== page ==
Processor IP Vendors Adapt to IoT



…with smaller CPU and GPU cores, better security and new radios

After years of making their cores bigger and faster, processor-IP vendors are now looking for the next little thing. The seemingly insatiable consumer appetite for higher-performance mobile devices has long driven the industry’s processor-IP roadmap, but as growth in smartphone and tablet shipments slowed, vendors began shifting to leaner CPUs and GPUs for the Internet of Things (IoT) and wearables. These markets have great potential for growth: our forecast, which is more conservative than most, expects total shipments of IoT and wearables to exceed 1.5 billion units in 2020 and to surpass smartphone shipments by 2023, as Figure 1 shows.

Figure 1: IoT market forecast. This forecast excludes common devices such as smartphones, PCs, and set-top boxes to focus on true IoT applications such as smart meters and smart lighting. (Source: The Linley Group)

Figure 1: IoT market forecast. This forecast excludes common devices such as smartphones, PCs, and set-top boxes to focus on true IoT applications such as smart meters and smart lighting. (Source: The Linley Group)

CPUs and GPUs Get Small

Whereas ARM counts Cortex-A53 as a “little” core, it’s still too much CPU for IoT and wearable devices. The company’s new Cortex-A35 targets those applications with a smaller CPU that it estimates will consume just two-thirds the power of the A53 at the same clock frequency. The new design uses a simpler single-issue microarchitecture that shaves 2 percent off the A53’s die area, making it the smallest 64-bit CPU on the market. The company targets the A35 at high-end IoT and wearable devices.

For lower cost and power, ARM offers its popular Cortex-M lineup, but it faces increased competition from a new crop of cores vying for IoT applications. The new Andes D10 includes extensions to the company’s base ISA for DSP instructions, making it a contender against Cortex-M4. Synopsys is also taking on the M4 through the enhanced DSP capabilities of its tiny EM-series MCUs, which include dedicated X/Y-variable memories in the EM9D and EM11D.

Imagination’s new Warrior M6250 provides optional MIPS DSP extensions with 32-bit SIMD support. It includes an L1 cache controller and TLB MMU, which Cortex-M cores lack, but these features consume more die area and power than they do in competing products. The M6250’s MMU option supports running a high-level operating system such as embedded Linux. The new M6200 reduces die area by eliminating the integrated cache and MMU, making it well suited to use with an RTOS in low-cost microcontrollers.

Although many IoT markets are just getting started, MCU shipments are already taking off. Shipments of 32-bit MCUs surged by 42 percent compared with 2014, more than double the rate of mobile chipsets. The overall embedded segment—which includes 32-bit MCUs, high-end smartcards, and flash-memory controllers—increased by 30 percent. In our updated forecast, we expect the embedded segment to zoom past the maturing mobile segment in 2016, with IoT devices being a major contributor to this growth, as Figure 2 shows. By the end of 2017, embedded-processor shipments will double compared with 2014 and will comprise roughly 40 percent of the CPU-IP market.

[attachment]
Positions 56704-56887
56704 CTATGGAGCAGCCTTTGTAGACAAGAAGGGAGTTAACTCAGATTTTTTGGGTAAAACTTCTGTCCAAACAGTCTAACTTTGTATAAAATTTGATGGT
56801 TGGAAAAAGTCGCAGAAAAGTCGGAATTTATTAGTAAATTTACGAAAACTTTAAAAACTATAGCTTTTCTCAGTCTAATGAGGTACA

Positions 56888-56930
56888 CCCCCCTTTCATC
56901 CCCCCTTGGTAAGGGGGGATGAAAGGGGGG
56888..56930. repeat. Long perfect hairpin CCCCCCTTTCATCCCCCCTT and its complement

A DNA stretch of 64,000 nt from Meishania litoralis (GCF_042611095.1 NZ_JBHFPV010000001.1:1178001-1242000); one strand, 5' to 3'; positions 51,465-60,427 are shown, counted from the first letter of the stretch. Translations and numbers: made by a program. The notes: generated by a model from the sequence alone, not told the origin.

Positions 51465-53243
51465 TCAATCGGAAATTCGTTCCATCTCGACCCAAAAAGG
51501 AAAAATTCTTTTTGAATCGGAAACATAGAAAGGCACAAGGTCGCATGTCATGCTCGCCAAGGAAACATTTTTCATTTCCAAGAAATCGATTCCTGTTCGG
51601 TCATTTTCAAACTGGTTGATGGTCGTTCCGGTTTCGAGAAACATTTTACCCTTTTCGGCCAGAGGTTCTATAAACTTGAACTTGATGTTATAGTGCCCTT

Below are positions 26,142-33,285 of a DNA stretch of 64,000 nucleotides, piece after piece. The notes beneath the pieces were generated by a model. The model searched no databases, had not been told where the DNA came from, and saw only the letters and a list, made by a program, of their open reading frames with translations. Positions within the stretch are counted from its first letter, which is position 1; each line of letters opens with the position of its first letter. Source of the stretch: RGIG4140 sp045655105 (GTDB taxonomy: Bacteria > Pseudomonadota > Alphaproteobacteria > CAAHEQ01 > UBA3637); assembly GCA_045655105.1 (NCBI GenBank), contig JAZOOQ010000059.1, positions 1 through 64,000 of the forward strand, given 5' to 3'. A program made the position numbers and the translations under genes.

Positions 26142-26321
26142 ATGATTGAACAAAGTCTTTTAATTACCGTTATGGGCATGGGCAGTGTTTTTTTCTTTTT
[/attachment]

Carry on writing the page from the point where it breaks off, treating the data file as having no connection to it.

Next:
Figure 2: CPU-IP shipments by application segment. In 2015, shipments of 32-bit MCUs increased at twice the rate of mobile processors. By 2019, the embedded-processor market will double in size compared with 2014. (Source: The Linley Group)

Figure 2: CPU-IP shipments by application segment. In 2015, shipments of 32-bit MCUs increased at twice the rate of mobile processors. By 2019, the embedded-processor market will double in size compared with 2014. (Source: The Linley Group)

GPU-IP vendors are also changing their focus from high-end graphics cores to smaller low-cost cores for IoT and wearable devices. For example, the new PowerVR G6020 is Imagination’s smallest Series6XE GPU, but it maintains full OpenGL ES 3.0 compatibility. Support for the latest 3D-graphics API makes it suitable for high-end smartwatches and IoT devices with up to 720p displays, such as home security systems, as well as entry-level smartphones.

ARM took a different approach with its low-end Mali-470 GPU, tweaking the Mali-400’s Utgard architecture. The new core is a power-efficient replacement for that 2008-vintage design. Utgard supports only the older OpenGL 2.0 ES, but that standard is adequate for the limited 3D-graphics requirements of most wearables.

Radioing for Help

Despite the diversity of products that comprise the Internet of Things, those products all have one common requirement: a means of connecting to the Internet. We expect most IoT devices will connect wirelessly to local gateways using Bluetooth, Wi-Fi, cellular, or IEEE 802.15.4 variants such as 6LoWPAN, Thread, and ZigBee. To minimize cost and power, chip vendors must integrate the radio in the processor. Such designs require specialized RF design expertise, which most CPU developers lack. To fill this gap, several CPU-IP vendors acquired radio IP and expertise from small RF design houses in the past year.